What we’ve all been waiting for, and on the day, the Pitch session was mentioned throughout, with info about how it would work. This is how it worked:
People were invited to put their names into a box and we were told they’d be pulled at random, and possibly up to ten or so would be heard. There were 150 people in the sessions through the day, and of those 45 names went into the box. Each person would get three minutes.
Remember, the publishers had given some tips earlier on what to do, and what not to do. Luckily no one said their book would make a great movie. But a few did tend to either make it all about plot, or all about themes. A few managed quite well but it was tense, sitting there, listening. Some had clearly prepared, some seemed to be winging it. The publishers were amazingly professional, encouraging and respectful. I took notes and I’ll share some of what I wrote (but it’s best to focus on the publisher feedback rather than what I’ve written as the pitch. I’m trying to be respectful and also not share what people gave away about their much-loved projects.) Remember, these things tend to draw out the brave and the mad and the both. I did not put my name into the box, no freaking way. Michael Heyward said something funny and kind. He said don’t worry if your pitch doesn’t ignite us; I’m the man who turned down Stig Larsson. That was sweet and encouraging.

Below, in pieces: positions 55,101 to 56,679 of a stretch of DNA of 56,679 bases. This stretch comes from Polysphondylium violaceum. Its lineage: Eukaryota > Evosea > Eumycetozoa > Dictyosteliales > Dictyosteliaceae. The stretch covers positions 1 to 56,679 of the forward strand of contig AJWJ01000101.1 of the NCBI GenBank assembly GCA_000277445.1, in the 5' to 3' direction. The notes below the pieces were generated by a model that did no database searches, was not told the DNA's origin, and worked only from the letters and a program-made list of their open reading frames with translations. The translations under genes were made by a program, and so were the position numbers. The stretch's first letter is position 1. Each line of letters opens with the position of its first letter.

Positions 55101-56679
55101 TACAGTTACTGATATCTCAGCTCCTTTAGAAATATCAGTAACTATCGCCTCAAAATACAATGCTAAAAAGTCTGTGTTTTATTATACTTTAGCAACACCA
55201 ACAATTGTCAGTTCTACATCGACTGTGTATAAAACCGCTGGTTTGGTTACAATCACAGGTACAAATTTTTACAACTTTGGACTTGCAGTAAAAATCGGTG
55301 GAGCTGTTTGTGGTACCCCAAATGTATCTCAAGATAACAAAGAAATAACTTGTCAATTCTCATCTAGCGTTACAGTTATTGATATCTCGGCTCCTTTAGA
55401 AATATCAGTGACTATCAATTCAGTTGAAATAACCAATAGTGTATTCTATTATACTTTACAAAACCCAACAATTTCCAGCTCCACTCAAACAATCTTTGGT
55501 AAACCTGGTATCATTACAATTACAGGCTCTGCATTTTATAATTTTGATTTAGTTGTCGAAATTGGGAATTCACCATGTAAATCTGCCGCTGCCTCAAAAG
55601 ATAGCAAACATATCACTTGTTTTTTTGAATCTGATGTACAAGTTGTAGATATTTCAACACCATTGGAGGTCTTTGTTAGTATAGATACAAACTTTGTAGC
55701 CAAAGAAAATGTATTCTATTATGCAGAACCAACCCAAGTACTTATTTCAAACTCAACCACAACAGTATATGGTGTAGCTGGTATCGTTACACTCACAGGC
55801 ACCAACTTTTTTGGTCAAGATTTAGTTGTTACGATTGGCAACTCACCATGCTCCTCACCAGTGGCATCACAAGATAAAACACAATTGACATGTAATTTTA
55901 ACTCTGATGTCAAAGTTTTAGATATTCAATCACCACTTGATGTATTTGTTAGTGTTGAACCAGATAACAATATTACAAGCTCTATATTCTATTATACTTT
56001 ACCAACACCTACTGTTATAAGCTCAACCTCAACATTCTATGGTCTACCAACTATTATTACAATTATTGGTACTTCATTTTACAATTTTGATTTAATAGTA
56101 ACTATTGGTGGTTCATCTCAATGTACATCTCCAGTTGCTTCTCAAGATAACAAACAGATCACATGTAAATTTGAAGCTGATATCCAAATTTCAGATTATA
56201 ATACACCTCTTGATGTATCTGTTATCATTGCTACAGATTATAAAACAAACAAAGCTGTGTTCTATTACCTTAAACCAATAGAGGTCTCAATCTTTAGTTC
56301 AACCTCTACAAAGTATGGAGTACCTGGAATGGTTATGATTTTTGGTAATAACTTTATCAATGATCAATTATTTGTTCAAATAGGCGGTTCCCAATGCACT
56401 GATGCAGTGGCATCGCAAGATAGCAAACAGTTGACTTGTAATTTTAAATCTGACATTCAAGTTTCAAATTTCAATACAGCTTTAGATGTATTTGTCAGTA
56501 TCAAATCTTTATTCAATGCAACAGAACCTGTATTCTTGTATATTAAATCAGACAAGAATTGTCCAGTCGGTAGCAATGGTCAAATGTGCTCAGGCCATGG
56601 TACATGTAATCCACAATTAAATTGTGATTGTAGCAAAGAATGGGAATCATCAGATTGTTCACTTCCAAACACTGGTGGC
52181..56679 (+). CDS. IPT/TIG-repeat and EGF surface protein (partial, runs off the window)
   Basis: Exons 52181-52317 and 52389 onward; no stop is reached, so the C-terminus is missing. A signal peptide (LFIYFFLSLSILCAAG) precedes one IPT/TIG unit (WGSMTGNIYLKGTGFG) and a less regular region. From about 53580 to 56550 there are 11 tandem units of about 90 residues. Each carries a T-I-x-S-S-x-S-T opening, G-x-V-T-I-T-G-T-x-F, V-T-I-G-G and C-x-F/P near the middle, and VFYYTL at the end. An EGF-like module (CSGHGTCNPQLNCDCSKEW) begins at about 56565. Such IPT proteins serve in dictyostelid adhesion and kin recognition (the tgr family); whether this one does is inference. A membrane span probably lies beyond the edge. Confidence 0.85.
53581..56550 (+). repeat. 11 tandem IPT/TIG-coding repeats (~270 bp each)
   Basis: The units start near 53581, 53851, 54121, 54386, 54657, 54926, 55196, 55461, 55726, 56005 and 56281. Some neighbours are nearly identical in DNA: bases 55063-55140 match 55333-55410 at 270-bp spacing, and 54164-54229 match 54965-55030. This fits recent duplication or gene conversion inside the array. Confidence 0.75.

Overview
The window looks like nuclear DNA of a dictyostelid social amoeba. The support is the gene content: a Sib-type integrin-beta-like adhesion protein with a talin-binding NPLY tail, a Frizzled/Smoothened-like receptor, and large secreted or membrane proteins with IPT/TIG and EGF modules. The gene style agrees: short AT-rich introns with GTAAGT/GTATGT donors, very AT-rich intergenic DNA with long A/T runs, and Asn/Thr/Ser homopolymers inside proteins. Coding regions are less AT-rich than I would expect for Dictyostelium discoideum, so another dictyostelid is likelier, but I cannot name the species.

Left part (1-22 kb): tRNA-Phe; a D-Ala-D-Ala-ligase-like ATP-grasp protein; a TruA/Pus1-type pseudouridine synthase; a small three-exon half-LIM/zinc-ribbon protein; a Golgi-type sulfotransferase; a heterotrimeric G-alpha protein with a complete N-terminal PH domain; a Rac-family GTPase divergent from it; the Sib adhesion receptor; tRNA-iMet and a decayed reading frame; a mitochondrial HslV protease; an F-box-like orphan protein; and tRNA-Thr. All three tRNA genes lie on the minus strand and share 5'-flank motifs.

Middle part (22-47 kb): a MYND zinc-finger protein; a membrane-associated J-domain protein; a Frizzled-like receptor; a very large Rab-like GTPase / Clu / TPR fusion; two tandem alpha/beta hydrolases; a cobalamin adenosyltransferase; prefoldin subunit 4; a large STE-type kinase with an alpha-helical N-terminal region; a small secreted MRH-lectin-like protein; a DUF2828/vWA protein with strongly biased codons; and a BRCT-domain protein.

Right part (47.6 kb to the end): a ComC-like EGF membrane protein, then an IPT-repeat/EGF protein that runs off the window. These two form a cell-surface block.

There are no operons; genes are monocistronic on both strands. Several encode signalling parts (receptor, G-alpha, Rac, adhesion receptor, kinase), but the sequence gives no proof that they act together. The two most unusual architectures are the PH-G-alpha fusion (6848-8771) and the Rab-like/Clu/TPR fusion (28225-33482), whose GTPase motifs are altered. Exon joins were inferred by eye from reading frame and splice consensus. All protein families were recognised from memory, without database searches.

Seven males and three females pitched, and of the three women two mentioned underpants. What does this mean? Anyway I found it nerve-wracking on their behalf and thought they were really brave. I wouldn’t do it, I’m so chicken with that sort of thing.
2 thoughts on “PWF Day 1, Publishers Seminar, Session 5. THE PITCH.”
This is great. I don’t think I could stand up and give a pitch without a load of practice first! 😉
I’d find it really hard even with lots of preparation. I can get up in front of very large crowds and talk about sex education, kids, parents, whoever, and once in Japan I worked a large ballroom with microphone, filled with women who wanted to be air hostesses BUT to talk about my work, when all I want to say is “just read it, then you’ll see what it’s about” is something I’m happy to avoid doing. Luckily I’m not having to pitch, having an agent makes that particular problem go away (but when I’m asked what my book is about, even by friends or other writers, I struggle to casually explain it.) This is something I want to get better at, and sitting in on these sessions helps. Seeing people like Andrea Goldsmith, who is so good at it, do her thing, helps. From talking to a lot of people who write, it seems it’s a common area of struggle. Thanks for reading!